Bio Fuels Revolution – Sweet Sorghum – The Smart Crop
Sweet sorghum (Sorghum bicolor) is frequently called as smart crop for its ability of not only produce food but fuel as well.
Sweet sorghum could become leading bioethanol feedstocks. Unlikely sugarcane which requires a year to grow and large amounts of irrigation water, Sweet sorghum only needs 90-120 days of total culture time e 1/3 of sugar cane water. Corn also requires a fair amount of water. Sweet sorghum is similar to grain sorghum but with sugar-rich stalks and the ability to use water efficiently.
The main advantages of producing ethanol from sweet soghum juice are:
High Yield – Sweet sorghum yields between 500 to 800 gallons of ethanol per acre (4700 to 7500 liters per hectare);
Water Efficient Crop – Sweet sorghum requires one-half of the water required to grow corn and one third of the water required to grow sugarcane;
Ability to Grow in Marginal Soil – Sweet sorghum can grow in marginal soils, ranging from heavy clay to light sand. Sweet sorghum has been called a “camel among crops,” owing to its wide adaptability, its marked resistance to drought and saline-alkaline soils, and tolerance to high temperature and waterlogging;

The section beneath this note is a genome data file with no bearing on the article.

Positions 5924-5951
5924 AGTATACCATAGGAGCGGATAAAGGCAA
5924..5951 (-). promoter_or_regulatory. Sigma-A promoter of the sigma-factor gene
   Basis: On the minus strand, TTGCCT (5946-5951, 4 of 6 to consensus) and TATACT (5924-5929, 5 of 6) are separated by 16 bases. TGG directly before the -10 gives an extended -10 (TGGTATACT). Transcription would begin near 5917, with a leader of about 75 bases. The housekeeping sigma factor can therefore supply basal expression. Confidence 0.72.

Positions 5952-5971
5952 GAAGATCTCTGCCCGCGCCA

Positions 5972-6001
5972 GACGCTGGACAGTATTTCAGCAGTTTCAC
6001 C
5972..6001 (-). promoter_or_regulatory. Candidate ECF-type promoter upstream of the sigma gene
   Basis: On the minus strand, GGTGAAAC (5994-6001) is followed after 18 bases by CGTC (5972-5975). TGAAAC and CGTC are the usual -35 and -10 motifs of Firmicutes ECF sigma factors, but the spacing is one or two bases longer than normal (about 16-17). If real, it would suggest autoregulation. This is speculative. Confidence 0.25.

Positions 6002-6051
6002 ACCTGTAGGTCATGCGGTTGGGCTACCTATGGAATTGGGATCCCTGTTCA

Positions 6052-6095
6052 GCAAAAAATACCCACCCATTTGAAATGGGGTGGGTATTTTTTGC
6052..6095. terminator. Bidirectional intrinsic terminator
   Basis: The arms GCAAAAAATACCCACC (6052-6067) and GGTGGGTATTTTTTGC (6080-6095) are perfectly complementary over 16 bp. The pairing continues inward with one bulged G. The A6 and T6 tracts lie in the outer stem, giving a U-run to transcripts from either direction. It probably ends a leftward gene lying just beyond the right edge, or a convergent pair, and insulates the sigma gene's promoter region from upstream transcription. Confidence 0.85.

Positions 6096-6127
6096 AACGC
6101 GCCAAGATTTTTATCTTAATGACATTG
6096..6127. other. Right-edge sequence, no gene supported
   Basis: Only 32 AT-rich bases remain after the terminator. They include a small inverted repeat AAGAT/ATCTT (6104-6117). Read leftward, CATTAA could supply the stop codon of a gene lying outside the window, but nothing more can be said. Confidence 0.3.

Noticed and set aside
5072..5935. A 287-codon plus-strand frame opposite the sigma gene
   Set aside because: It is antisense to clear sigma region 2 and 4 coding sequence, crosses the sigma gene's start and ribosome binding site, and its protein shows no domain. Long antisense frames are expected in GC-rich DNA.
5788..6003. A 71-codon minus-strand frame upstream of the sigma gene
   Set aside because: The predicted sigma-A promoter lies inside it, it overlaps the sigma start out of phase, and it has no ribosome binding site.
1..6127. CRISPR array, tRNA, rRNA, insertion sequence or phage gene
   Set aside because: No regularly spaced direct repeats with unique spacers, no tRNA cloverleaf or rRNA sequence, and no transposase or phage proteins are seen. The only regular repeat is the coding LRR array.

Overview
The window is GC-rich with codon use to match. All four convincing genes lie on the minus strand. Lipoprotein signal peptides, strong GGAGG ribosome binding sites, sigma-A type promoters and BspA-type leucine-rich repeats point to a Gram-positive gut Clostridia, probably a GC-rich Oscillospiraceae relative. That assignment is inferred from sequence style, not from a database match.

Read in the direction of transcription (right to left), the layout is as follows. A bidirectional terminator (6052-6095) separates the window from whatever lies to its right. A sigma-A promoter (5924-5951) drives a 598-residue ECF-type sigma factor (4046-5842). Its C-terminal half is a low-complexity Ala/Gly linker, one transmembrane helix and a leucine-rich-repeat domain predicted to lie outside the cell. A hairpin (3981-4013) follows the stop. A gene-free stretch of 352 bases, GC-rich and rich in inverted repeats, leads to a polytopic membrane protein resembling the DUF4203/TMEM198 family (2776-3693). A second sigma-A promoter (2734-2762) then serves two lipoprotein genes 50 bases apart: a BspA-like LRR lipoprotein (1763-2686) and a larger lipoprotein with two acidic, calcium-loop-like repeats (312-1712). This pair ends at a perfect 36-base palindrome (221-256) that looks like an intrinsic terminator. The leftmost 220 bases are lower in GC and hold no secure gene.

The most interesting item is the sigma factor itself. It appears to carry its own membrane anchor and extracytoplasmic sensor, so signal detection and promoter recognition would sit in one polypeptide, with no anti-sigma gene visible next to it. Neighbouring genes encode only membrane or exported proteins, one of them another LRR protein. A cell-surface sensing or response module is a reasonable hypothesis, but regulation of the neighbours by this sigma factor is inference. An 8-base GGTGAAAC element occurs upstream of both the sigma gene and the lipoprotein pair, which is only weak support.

Not Harmful to the Environment – Sweet sorghum requires the use of only 40 to 60 pounds of nitrogen per acre whereas corn growers use more than 150 pounds per acre, according to the U.S. Environmental Protection Agency. Less fertilizer reduces the risk of water contamination. Producing ethanol from sweet sorghum, rather than increasing corn-to-ethanol production, reduces the risk of the continued formation of dead zones in the Gulf of Mexico
Rapid Growth – Sweet sorghum takes only 4 months to reach maturity, which is short enough to allow harvesting twice a year. Sugarcane requires 14 months to reach maturity; and
Energy Efficient – The energy requirement for converting sweet sorghum juice into ethanol is less than half of that required to convert corn into ethanol. This is due to the fact that the sugars in sweet sorghum juice are fermented directly. There is no need to excessively heat the juice to breakdown starch into sugars as required for corn